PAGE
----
The more intelligent the student, the more frustrating the experience.
Perhaps it strains the point to insist that writing is a craft with tools that empower the craftsman through practice, that writing produces artifacts that can be objectively assessed for their consistency with the principles of the art, and that the goal of instruction is for the student to attain self-mastery, which is synonymous with freedom.
If American education is going to be reborn, if the United States are going to experience a much-needed rebirth of freedom, it will only occur through a wide-spread commitment to the verbal arts of grammar, logic, and rhetoric.


How do you teach a group of 7th grade students the meaning of “firstfruits” in relation to the resurrection?

At the beginning of each year I like to take my students through a simple overview of the biblical narrative with something I have put together under the title of “God’s Redemptive Story.”

Outlined in this story are 7 clearly defined parts: creation, redemption, kingdom (of Israel–or, Man), Jesus, church (kingdom of Heaven/God), resurrection, and new creation.  You can read any portion of scripture and locate the reading within one of these 7 parts.  It is simply a helpful tool for young students who are now being asked to read and think about scripture anew.

While I was discussing the basic concepts of the resurrection I came upon Paul’s words in 1 Corinthians 15, “Christ the firstfruits, then at his coming those who belong to Christ.”  I saw numbness settle upon my students with the word “firstfruits.”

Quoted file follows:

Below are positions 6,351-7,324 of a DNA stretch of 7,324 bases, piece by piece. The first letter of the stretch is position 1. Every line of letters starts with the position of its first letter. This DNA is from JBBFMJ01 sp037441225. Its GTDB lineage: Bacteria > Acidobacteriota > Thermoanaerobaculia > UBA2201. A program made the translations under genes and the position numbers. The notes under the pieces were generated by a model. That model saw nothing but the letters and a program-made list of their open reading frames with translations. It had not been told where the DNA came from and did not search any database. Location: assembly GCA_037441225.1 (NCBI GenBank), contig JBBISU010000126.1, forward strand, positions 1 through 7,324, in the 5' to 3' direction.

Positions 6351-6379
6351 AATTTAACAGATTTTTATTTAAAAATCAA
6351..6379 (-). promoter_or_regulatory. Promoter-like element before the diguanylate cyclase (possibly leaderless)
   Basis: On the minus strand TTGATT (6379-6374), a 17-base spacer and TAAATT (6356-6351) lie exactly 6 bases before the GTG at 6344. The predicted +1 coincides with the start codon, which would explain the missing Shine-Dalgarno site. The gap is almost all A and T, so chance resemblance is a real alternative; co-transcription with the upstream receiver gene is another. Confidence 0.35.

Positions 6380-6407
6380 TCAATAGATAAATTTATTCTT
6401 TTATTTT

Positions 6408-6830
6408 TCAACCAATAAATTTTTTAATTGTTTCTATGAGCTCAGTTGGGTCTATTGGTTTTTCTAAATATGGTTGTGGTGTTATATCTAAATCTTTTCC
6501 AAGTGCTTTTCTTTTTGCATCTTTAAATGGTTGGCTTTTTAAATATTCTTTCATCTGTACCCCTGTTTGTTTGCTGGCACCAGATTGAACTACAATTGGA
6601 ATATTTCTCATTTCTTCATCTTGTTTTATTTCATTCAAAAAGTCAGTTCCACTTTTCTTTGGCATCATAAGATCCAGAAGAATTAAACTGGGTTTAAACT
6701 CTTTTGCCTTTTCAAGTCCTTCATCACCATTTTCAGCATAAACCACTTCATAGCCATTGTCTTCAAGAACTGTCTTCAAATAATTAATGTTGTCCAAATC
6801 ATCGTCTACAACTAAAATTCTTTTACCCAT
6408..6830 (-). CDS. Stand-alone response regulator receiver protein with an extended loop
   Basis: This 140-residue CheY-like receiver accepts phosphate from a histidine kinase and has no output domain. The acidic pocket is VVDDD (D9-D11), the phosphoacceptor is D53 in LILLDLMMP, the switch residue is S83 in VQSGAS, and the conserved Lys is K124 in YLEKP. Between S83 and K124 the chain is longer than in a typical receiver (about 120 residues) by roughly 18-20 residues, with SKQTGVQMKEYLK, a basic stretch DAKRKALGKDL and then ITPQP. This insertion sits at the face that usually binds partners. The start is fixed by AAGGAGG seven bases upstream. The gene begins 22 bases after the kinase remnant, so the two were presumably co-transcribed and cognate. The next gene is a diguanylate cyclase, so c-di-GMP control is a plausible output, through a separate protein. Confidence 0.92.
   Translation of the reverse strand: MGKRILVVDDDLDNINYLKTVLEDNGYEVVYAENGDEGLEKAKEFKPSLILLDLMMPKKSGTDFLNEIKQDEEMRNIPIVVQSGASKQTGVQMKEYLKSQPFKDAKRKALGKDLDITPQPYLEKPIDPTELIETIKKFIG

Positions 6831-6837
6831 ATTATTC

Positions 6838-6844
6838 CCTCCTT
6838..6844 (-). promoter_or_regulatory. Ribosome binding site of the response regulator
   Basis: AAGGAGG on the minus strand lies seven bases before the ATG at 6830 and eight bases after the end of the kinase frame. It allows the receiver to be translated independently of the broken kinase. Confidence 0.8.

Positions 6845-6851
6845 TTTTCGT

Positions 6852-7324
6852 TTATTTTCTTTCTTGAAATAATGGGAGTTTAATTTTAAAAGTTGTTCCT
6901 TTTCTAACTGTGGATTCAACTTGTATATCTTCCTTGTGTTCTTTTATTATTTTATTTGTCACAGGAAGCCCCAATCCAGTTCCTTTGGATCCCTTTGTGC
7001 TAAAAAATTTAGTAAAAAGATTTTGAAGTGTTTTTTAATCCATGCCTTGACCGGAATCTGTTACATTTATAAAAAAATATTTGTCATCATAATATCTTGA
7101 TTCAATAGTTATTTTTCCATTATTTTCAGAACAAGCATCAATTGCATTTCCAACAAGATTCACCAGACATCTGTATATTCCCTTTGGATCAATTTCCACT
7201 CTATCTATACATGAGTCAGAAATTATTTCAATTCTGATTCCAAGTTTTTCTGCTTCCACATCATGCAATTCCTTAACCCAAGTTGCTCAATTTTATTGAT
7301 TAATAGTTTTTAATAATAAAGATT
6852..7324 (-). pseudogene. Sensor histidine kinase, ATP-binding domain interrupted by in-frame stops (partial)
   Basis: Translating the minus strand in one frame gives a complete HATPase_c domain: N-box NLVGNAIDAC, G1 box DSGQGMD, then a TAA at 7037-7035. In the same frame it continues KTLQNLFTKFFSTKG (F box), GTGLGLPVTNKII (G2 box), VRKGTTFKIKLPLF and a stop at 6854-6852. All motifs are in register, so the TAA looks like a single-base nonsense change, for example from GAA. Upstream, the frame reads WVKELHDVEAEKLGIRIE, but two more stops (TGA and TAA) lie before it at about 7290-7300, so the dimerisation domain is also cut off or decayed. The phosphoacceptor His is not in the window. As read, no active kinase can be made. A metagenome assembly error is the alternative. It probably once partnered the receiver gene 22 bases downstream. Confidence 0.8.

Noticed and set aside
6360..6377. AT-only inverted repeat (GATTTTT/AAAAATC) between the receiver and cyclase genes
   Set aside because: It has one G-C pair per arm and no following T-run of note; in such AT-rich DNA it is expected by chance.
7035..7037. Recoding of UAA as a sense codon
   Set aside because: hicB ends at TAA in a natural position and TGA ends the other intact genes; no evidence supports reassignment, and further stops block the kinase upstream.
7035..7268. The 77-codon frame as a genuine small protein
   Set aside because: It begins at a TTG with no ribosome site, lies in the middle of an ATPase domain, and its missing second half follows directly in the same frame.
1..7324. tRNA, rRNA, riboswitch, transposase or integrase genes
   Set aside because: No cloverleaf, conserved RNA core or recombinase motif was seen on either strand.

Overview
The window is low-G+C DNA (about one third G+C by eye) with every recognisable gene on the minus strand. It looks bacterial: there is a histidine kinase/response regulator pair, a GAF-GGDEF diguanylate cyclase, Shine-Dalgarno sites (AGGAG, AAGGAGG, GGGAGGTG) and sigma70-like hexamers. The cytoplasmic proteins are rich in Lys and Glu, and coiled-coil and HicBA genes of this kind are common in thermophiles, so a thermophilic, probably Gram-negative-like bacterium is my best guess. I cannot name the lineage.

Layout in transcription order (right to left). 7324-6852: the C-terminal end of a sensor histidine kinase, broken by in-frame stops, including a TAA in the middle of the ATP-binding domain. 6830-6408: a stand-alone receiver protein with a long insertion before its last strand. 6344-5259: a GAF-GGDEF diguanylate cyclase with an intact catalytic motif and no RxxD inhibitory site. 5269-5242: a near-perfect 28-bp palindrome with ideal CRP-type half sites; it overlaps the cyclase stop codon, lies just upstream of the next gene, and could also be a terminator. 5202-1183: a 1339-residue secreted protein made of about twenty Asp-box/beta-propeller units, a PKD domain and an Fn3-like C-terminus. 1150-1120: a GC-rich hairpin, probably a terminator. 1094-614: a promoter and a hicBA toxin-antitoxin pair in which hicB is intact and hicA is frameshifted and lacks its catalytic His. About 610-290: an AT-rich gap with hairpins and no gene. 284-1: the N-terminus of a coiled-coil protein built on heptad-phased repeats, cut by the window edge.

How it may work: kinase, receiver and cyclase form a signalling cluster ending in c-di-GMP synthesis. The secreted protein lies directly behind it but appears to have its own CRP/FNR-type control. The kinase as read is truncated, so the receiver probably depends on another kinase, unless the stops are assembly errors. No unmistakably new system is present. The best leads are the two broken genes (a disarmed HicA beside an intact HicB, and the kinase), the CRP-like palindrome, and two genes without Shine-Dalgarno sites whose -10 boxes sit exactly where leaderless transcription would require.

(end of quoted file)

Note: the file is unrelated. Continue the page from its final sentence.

And then it hit me.  My colleague had brought in a tomato plant and set it outside our classrooms, and I remembered one red tomato standing out through the leaves.  “Alright, outside,” I said.

In the end, it boiled down to Christ being the one ripe tomato, the “firstfruit,” and the rest of us being a bunch of green tomatoes to follow after in like manner.  Our hope is to ripen into a perfect red tomato. (No, there was absolutely no mentioning of that vegetable cartoon.)

How could you teach that, that clearly, without a garden?

The Sack of Truth: A Fairytale at the Heart of Redemption and Classical Education

Ruth Sawyer’s classic fairytale “A Sack of Truth” saved the lives of my sophomores and redeemed mine. Not only is the title brilliant and amped for discussion, but the tale smacks paradigmatic for classical education. It contains that which is really real and true.

I am now even more convinced of the power of fables and fairy tales to shape one into a right human being—and to truly educate by cultivating wisdom and virtue in the heart.

If you haven’t read the tale, I’ll briefly summarize:  There lives a king in Spain. His daughter is ill. A doctor says only the finest pears in Spain will cure her. The king asks for the finest pears from all over to be brought and the one whose pears heal his daughter will be richly rewarded.

A poor peasant with three sons has a pear tree that produces other-worldly golden pears. He sends his oldest son to the king with a basket of pears. On the road he meets a sad-faced woman carrying a little child who asks him what he has in the basket. Rather than offering the sad woman and child a pear to eat, he snubs her. It is a kind of test. The woman turns his pears into horns. When he arrives to the king with horns, the king throws him into a dungeon.